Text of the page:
Recent Publications (2017-2018)

Hennessee, J.P., Castel, A.D., & Knowlton, B.J. (2017) Recognizing what matters: Value improves recognition by selectively enhancing recollection. Journal of Memory and Language. 94:195-205.

This paper shows that items that are more deemed more valuable at study are later recognized more accurately, and this benefit is just about entirely an enhancement of recollection for the valuable items. Even though recollection is increased for valuable items, memory for incidental details (i.e. font color) about these items was surprisingly worse than for recollected low value items. It may be that value enhances attentional focus on the item at the expense of irrelevant information

Knowlton, B.J., Siegel, A.L.M., & Moody, T.D. (2017) Procedural Learning in Humans. In J.H. Byrne, (ed.) Learning and Memory: A Comprehensive Reference, 2nd Edition, Volume 3: Memory Systems, Elsevier, Amsterdam, pp 295-312.

This review covers recent theoretical advances in the study of learning skills, habits, and other procedures in people. This chapter appeared in Volume 3 (Memory Systems) of this second edition that was published this summer. This volume was edited by the late Howard Eichenbaum, who was an outstanding scientist and colleague.

Cohen, M.S., Rissman, J., Hovhannisyan, M., Castel, A.D., & Knowlton, B.J. (2017). Free recall test experience potentiates strategy-driven effects of value on memory. Journal of Experimental Psychology: Learning, Memory, & Cognition 43:1581-1601.

This paper presents the idea that there are both strategic and automatic effects of value on subsequent memory. Whether or not subjects had some experience with studying lists and having to do free recall tests was a major factor in whether subjects were strategic- If you realize that you can only recall a small amount of available information, you may actively avoid studying low value information. This would lead to comparatively more recollection and familiarity for high value items, However, without this experience, value enhanced recollection only; this may reflect a more automatic strengthening of encoding by value.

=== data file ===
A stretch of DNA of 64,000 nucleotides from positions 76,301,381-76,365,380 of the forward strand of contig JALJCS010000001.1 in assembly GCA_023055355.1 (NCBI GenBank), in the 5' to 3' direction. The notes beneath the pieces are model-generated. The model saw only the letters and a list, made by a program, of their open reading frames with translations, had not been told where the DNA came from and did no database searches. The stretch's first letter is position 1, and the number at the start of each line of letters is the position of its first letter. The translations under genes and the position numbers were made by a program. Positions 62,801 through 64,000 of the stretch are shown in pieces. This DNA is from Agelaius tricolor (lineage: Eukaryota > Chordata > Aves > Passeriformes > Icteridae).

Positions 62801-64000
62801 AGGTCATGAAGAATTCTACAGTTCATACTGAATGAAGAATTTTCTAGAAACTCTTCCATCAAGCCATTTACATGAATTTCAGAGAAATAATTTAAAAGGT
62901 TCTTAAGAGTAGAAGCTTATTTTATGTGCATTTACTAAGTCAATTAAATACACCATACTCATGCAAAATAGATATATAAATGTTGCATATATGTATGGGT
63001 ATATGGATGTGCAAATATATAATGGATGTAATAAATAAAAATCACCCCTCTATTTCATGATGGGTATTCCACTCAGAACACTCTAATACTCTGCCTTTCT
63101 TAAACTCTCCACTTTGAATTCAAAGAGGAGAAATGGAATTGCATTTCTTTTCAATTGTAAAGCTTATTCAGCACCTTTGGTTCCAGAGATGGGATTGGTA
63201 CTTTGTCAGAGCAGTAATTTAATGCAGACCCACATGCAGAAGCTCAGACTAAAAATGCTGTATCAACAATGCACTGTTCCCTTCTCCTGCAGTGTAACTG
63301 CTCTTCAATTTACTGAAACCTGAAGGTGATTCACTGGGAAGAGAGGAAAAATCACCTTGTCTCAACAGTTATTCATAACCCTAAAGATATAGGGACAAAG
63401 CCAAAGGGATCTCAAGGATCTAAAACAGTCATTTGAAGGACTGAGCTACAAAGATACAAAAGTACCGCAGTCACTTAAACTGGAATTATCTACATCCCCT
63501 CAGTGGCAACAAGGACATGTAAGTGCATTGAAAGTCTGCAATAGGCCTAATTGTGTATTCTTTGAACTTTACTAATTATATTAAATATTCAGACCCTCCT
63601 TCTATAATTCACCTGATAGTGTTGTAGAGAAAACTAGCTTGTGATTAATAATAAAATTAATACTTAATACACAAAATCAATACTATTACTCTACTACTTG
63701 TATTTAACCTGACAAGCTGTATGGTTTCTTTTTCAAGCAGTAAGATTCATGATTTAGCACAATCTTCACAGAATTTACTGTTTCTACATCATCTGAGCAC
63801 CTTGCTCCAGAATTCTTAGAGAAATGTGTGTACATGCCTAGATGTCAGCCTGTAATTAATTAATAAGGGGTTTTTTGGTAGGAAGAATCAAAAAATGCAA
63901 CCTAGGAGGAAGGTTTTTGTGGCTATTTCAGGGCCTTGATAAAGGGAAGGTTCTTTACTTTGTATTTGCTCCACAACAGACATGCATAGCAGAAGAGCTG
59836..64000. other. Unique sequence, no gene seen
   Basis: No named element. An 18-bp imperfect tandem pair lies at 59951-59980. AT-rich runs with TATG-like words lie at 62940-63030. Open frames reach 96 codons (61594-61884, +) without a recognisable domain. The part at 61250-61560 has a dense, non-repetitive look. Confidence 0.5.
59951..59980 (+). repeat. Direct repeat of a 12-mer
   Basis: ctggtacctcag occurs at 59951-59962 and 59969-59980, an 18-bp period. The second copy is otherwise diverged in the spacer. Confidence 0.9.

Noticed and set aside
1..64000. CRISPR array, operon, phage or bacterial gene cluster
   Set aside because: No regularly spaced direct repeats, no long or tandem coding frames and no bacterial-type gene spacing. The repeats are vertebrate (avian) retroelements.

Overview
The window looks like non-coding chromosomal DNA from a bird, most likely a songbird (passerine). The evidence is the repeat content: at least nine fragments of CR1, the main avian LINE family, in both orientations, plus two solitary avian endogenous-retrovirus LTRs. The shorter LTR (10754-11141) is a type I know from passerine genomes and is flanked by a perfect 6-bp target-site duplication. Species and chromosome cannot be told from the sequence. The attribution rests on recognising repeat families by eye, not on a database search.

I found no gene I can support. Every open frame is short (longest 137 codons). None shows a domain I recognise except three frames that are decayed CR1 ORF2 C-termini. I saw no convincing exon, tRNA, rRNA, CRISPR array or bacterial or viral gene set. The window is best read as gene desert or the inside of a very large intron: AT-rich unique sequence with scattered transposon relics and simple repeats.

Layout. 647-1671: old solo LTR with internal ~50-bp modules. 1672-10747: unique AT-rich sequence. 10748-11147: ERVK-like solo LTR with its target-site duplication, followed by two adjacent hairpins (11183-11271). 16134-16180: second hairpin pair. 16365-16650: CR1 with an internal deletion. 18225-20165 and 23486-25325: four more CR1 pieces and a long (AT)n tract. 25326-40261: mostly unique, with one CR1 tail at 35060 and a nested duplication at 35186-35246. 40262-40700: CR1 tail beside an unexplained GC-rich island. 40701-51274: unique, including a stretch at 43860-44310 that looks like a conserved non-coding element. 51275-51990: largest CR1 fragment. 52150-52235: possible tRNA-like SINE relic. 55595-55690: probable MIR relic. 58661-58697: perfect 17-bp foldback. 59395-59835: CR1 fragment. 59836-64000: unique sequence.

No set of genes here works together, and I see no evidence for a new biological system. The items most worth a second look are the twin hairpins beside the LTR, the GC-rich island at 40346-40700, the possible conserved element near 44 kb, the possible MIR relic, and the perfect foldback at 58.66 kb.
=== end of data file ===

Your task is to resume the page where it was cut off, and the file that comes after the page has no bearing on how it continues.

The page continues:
Hennesse, J.P., Castel, A.D., & Knowlton, B.J. (2018). The effects of value on context-item associative memory in older adults. Psychology and Aging. 33:46-56.

This paper appears in the special issue of Psychology and Aging on associative memory. The results show that valuable items are remembered better by younger and older adults, but that memory for contextual details associated with these items may be impaired relative to less valuable items. While older adults often show preserved memory for valuable items. this may come at a cost to memory for incidental detail.

Knowlton, B.J. & Patterson, T.K. (2018). Habit formation in the striatum. Current Topics in Behavioral Neurosciences. 37:275-295.

This review article discusses current research in humans and animal models for conditions that favor the shift from actions to habits.

Lee, J., Nuechterlein, K., Knowlton, B., Bearden, C., Cannon, T., Fiske, A., Ghermezi, L., Hayata, J., Hellemann, G., Horan, W., Kee, K., Kern, R., Subotnik, K., Sugar, C., Ventura, J., Yee-Bradbury, C., & Green, M. (2018). Episodic memory for dynamic social interaction across phase of illness in schizophrenia. Schizophrenia Bulletin, 44:620-630.

This was a collaborative study involving labs at the Greater Los Angeles VA, the Semel Institute at UCLA  and the Dept. of Psychology. We found impaired recollection for elements of social interactions in patients with schizophrenia or those at high risk of developing the disease. It is very possible that such memory difficulties contribute to problems with social interactions that occur in these patients. See the UCLA press release below

Patterson, T.K. & Knowlton B.J. (2018). Specificity in human striatal habit learning: A meta-analytic review. Current Opinion in Behavioral Science. 20:75-82.

This paper will appear in an upcoming issue of Current Opinion in Behavioral Science on “Habits and Skills”. This paper describes a meta-analysis comparing the locus of activation across a number of different habit learning paradigms. The results suggest that activations from tasks that best fit the criteria for habits are centered around the putamen. 

Perugini, A., Ditterich, J., Shaikh, A.G., Knowlton, B.J., & Basso, M.A. (In Press). Paradoxical decision-making: A framework for understanding cognitive deficits in Parkinson’s disease. Trends in Neurosciences.

This review paper was a collaborative effort with Michelle Basso in the UCLA Semel Institute. In it, we discuss evidence of an impairment in the integration of memory and sensory information in decision-making in Parkinson’s disease, and that this deficit can lead to the pattern of cognitive deficits displayed by these patients. 

Reggente, N., Cohen, M.S., Zheng, Z.S., Castel, A.D., Knowlton, B.J., Rissman, J. (In Press). Memory recall for high reward value items correlates with individual differences in white matter pathways associated with reward processing and fronto-temporal communication. Frontiers in Human Neuroscience.

This paper resulted from a collaborative effort with the Rissman lab that used diffusion tensor imaging to examine the relationship between memory for high-value items and integrity of tracts related to memory and reward processing. We found that fractional anisotropy of the uncinate fasiculus was related to the number of high value items recalled,. Furthermore, we found that selectivity for high over low value items in memory was related to the number of fibers connecting the nucleus accumbens and ventral tegmental area, implicating reward circuitry.